Terminal Evaluation of National Capacity Development for Implementing Rio Conventions through Environmental Governance

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Evaluation Plan:
2017-2021, Bangladesh
Evaluation Type:
Final Project
Planned End Date:
12/2019
Completion Date:
12/2019
Status:
Completed
Management Response:
Yes
Evaluation Budget(US $):
30,000

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Title Terminal Evaluation of National Capacity Development for Implementing Rio Conventions through Environmental Governance
Atlas Project Number: 00079684
Evaluation Plan: 2017-2021, Bangladesh
Evaluation Type: Final Project
Status: Completed
Completion Date: 12/2019
Planned End Date: 12/2019
Management Response: Yes
UNDP Signature Solution:
  • 1. Sustainable
Corporate Outcome and Output (UNDP Strategic Plan 2018-2021)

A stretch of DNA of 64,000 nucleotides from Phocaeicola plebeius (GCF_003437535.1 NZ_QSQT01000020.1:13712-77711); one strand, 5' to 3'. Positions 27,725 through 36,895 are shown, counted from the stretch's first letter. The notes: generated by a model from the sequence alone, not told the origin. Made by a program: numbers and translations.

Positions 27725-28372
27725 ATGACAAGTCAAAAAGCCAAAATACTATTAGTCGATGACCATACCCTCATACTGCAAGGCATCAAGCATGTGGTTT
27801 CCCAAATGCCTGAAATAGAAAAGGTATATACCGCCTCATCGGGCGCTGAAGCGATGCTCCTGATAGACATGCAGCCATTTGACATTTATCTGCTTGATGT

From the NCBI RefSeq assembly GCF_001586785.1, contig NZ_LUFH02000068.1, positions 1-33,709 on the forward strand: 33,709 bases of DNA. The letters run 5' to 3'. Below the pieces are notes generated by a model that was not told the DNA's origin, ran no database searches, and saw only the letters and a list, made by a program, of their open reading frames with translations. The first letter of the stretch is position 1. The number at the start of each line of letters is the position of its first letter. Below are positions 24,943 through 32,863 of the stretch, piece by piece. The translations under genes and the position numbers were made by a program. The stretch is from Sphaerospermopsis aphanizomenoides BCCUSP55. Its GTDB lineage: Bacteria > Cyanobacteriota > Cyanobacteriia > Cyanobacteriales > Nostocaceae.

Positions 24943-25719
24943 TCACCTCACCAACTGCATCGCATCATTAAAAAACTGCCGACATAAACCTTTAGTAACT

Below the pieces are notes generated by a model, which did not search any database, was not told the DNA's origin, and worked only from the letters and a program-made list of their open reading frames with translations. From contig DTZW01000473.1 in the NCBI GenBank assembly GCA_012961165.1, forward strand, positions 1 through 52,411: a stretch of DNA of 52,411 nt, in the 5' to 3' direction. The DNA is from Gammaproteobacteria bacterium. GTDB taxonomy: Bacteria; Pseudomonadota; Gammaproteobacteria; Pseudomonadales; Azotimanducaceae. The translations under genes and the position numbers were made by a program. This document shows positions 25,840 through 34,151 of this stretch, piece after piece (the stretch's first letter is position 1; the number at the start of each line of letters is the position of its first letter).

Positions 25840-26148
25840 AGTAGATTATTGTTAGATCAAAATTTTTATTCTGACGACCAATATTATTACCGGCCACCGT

• 1. Output 1.4.1 Solutions scaled up for sustainable management of natural resources, including sustainable commodities and green and inclusive value chains
SDG Goal
  • Goal 13. Take urgent action to combat climate change and its impacts
  • Goal 14. Conserve and sustainably use the oceans, seas and marine resources for sustainable development
SDG Target
  • 13.2 Integrate climate change measures into national policies, strategies and planning
  • 14.3 Minimize and address the impacts of ocean acidification, including through enhanced scientific cooperation at all levels
Evaluation Budget(US $): 30,000
Source of Funding: Project budget (GEF funded)
Evaluation Expenditure(US $): 20,000
Joint Programme: No
Joint Evaluation: No
Evaluation Team members:
Name Title Email Nationality
Amal Aldababseh International Consultant
GEF Evaluation: Yes
GEF Project Title: National Capacity Development for Implementing Rio Conventions through Environmental Governance
Evaluation Type: Terminal Evaluation
Focal Area: Multifocal Areas
Project Type: MSP
GEF Phase: GEF-5
GEF Project ID: 5106
PIMS Number: 4884
Key Stakeholders:
Countries: BANGLADESH
Lessons
1.